educationtechnologyinsights

A Stepping Stone to Smart Classrooms

By William Ingram, CIO, Belmont University

William Ingram, CIO, Belmont University

The ever-changing nature of the education space along with the deployment of new technologies creates an opportunity for greater collaboration between campus Information Technology (IT) teams and faculty. At Belmont, our faculty are subject matter experts who bring knowledge of how different pedagogies affect student learning outcomes in their particular areas of focus. Likewise, our IT teams bring deep technical knowledge related to specific hardware, software and services required to implement new classroom technologies. 

Working together, these two groups can build learning spaces with technology to support the pedagogies that will have the most positive effect on student learning outcomes. Also known as Smart Classrooms, these new learning spaces provide the technology (hardware, software, services) to support a wide variety of different teaching pedagogies. 

At Belmont, the collaboration between the faculty and the Library and Information Technology Services(LITS) team is managed by Dr. Geoff Price, Director of Instructional Technology. Dr. Price and his team work to help faculty identify and implement the pedagogies that will lead to improved student outcomes across many different subject areas. He also engages our LITS team to implement a consistent set of technologies that can support these pedagogies across many different colleges and departments. This collaboration allows us to implement several new classroom technologies—like student response system, standard learning management system, web-based testing tool, lecture capture, etc.—and the services required to support them.

“One of the most important aspects in successfully navigating the transition to Smart Classrooms is collaboration and supporting faculty”

It also allows us to take advantage of Smart Classroom teaching pedagogies in many different spaces across our campus, without the need to make major investments in new audio visual or presentation hardware. One example of this is the student response system we standardized. This system does not require hardware receivers to be placed in every classroom. It also removes the administrative overhead encountered by teachers who provided individual hardware-based devices (clickers) for students to use during their classes. Faculty members are also given the support they need to take advantage of some of the features that support their different pedagogical approaches, including importing student response information into our learning management system’s gradebook.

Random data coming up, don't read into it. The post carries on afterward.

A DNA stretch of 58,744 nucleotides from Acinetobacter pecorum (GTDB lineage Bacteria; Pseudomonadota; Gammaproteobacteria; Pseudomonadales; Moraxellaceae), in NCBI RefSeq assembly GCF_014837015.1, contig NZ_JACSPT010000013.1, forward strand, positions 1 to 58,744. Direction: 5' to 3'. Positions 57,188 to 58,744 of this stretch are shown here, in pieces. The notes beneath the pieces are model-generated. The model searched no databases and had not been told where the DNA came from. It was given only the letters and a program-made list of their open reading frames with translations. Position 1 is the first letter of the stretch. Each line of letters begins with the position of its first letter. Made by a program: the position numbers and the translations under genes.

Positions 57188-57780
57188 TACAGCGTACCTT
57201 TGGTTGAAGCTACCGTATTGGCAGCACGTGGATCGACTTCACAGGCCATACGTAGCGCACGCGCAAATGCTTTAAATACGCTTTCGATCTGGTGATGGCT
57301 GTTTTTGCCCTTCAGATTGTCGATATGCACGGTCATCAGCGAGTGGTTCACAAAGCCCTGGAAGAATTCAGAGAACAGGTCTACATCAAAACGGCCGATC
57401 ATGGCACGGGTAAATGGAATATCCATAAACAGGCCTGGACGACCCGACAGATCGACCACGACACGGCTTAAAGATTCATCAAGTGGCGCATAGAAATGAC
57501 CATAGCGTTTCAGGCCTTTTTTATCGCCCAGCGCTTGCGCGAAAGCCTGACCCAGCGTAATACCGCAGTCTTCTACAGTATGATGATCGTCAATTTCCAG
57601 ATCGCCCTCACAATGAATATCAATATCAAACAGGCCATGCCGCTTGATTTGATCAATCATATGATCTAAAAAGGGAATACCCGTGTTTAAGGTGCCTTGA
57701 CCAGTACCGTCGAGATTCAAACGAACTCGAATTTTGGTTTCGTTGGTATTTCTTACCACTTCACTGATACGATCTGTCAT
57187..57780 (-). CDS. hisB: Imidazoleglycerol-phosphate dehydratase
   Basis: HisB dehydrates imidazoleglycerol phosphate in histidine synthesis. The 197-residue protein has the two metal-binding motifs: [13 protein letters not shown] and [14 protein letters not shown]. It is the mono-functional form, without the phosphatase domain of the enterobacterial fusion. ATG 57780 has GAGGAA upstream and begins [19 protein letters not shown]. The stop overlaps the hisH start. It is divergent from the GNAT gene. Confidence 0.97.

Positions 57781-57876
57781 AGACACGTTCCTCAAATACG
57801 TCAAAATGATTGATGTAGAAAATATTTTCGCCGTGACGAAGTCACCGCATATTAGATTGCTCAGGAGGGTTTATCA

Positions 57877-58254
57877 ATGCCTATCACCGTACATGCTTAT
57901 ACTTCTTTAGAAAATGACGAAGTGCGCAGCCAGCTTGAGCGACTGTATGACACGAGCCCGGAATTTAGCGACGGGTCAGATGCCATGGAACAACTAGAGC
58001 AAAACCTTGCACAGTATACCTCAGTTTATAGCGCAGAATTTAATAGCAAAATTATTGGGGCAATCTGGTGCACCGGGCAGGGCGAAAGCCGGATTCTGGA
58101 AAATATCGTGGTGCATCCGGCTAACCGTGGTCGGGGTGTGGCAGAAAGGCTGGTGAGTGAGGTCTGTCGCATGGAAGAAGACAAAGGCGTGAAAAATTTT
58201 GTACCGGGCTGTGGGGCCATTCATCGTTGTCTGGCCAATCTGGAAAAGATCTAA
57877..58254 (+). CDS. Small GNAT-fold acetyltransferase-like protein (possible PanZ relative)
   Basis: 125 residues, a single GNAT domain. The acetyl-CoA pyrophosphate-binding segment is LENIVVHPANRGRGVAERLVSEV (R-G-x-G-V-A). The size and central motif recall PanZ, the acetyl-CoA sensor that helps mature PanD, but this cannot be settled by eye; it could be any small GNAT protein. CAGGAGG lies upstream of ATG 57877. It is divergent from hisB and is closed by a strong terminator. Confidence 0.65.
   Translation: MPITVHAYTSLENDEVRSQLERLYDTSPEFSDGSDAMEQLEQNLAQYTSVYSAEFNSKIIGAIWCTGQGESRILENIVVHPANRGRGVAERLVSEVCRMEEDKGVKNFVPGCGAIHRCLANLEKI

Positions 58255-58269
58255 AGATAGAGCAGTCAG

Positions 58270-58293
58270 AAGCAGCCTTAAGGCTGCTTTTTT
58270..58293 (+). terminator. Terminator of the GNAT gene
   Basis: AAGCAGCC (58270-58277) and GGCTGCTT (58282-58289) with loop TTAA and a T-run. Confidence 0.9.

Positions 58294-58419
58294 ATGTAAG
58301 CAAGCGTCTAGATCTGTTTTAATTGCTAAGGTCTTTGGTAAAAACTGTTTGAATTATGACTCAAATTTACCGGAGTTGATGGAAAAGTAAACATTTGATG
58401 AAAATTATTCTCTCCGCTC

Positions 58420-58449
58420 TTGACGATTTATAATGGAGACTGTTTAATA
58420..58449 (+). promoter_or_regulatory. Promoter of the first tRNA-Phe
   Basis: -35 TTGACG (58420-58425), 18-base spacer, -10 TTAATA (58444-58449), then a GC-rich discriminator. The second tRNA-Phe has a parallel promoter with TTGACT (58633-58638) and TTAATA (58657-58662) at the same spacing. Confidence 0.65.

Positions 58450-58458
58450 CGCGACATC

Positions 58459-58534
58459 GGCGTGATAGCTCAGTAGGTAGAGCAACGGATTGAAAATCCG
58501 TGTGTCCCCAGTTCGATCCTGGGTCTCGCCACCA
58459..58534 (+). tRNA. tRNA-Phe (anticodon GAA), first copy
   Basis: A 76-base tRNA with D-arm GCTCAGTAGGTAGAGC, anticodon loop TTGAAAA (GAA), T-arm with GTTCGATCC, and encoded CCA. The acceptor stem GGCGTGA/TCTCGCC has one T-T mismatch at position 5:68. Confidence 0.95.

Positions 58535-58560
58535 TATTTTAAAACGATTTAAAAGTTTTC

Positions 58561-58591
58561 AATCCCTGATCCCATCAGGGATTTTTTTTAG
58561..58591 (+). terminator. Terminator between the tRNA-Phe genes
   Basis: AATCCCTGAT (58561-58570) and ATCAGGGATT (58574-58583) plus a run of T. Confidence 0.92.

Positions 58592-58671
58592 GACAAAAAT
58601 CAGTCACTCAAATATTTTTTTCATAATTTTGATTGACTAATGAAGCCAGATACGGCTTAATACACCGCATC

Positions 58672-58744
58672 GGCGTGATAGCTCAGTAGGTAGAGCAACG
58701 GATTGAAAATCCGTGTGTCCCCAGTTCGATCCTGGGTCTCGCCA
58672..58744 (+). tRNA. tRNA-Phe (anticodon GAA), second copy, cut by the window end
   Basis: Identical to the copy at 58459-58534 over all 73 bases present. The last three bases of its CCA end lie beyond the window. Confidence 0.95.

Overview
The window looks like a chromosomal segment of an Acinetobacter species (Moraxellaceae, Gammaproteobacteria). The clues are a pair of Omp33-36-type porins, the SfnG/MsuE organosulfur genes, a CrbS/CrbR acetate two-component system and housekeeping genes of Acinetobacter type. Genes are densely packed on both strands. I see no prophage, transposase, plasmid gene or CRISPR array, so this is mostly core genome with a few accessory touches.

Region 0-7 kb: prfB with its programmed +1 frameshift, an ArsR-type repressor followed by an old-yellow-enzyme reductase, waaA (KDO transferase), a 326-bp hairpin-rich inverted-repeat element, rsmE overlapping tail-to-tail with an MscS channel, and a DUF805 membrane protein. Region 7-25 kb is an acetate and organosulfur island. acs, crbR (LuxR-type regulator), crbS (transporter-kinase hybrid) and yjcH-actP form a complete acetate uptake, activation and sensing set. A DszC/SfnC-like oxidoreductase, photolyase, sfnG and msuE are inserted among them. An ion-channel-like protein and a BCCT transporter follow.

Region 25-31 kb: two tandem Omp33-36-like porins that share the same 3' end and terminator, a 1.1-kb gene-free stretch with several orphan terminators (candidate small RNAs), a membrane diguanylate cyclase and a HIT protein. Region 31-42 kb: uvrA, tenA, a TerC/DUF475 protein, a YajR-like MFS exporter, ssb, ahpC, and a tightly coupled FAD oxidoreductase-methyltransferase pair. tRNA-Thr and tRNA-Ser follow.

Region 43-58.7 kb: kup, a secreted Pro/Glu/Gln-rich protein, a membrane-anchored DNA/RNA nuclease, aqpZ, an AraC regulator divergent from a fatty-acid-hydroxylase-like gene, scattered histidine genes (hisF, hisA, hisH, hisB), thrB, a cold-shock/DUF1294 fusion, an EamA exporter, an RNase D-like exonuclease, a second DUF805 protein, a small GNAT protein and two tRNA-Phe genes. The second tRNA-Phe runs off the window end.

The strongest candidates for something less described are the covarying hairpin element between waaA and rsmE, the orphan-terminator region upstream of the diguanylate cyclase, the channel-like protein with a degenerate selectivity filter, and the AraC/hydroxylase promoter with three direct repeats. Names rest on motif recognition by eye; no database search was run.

After the collaborative process helped us to identify several new technology needs, our next step was to agree on a single product or service for each need. Standardizing allows our Instructional Technology Department to streamline their faculty training, saving considerable time and effort. It also allows our Service Desk to provide more application-specific support when faculty reach out to them by phone and email. Finally, standardization permits us to quickly scale the use of new classroom technology from small groups of early adopters to department and university wide use. One example of this is our video collaboration tool which can be integrated into our Learning Management System (LMS) or used from any computer with a web cam and access to a browser. 

At Belmont, we realized early on that we couldn’t take a Smart Classroom implementation from another institution, duplicate it here, and expect it to be successful. Therefore, we developed our collaborative process, and it has delivered several classroom technology wins to our campus community. I believe this process has been so successful because it reflects our vision, which in part reads “To be a leader among teaching universities.” This focus on teaching led to the implementation of several classroom technologies that would not have been considered otherwise. For example, our nursing program uses patient simulators as part of the teaching process. This technology allows students to experience realistic clinical nursing situations in a controlled environment. Simulation sessions are managed by a nursing faculty member. The technology is maintained and supported by a highly trained member of our IT team.

As additional technologies find their way into the classroom, our IT team will continue to look for opportunities to collaborate with our faculty to produce the student learning outcomes they are seeking.

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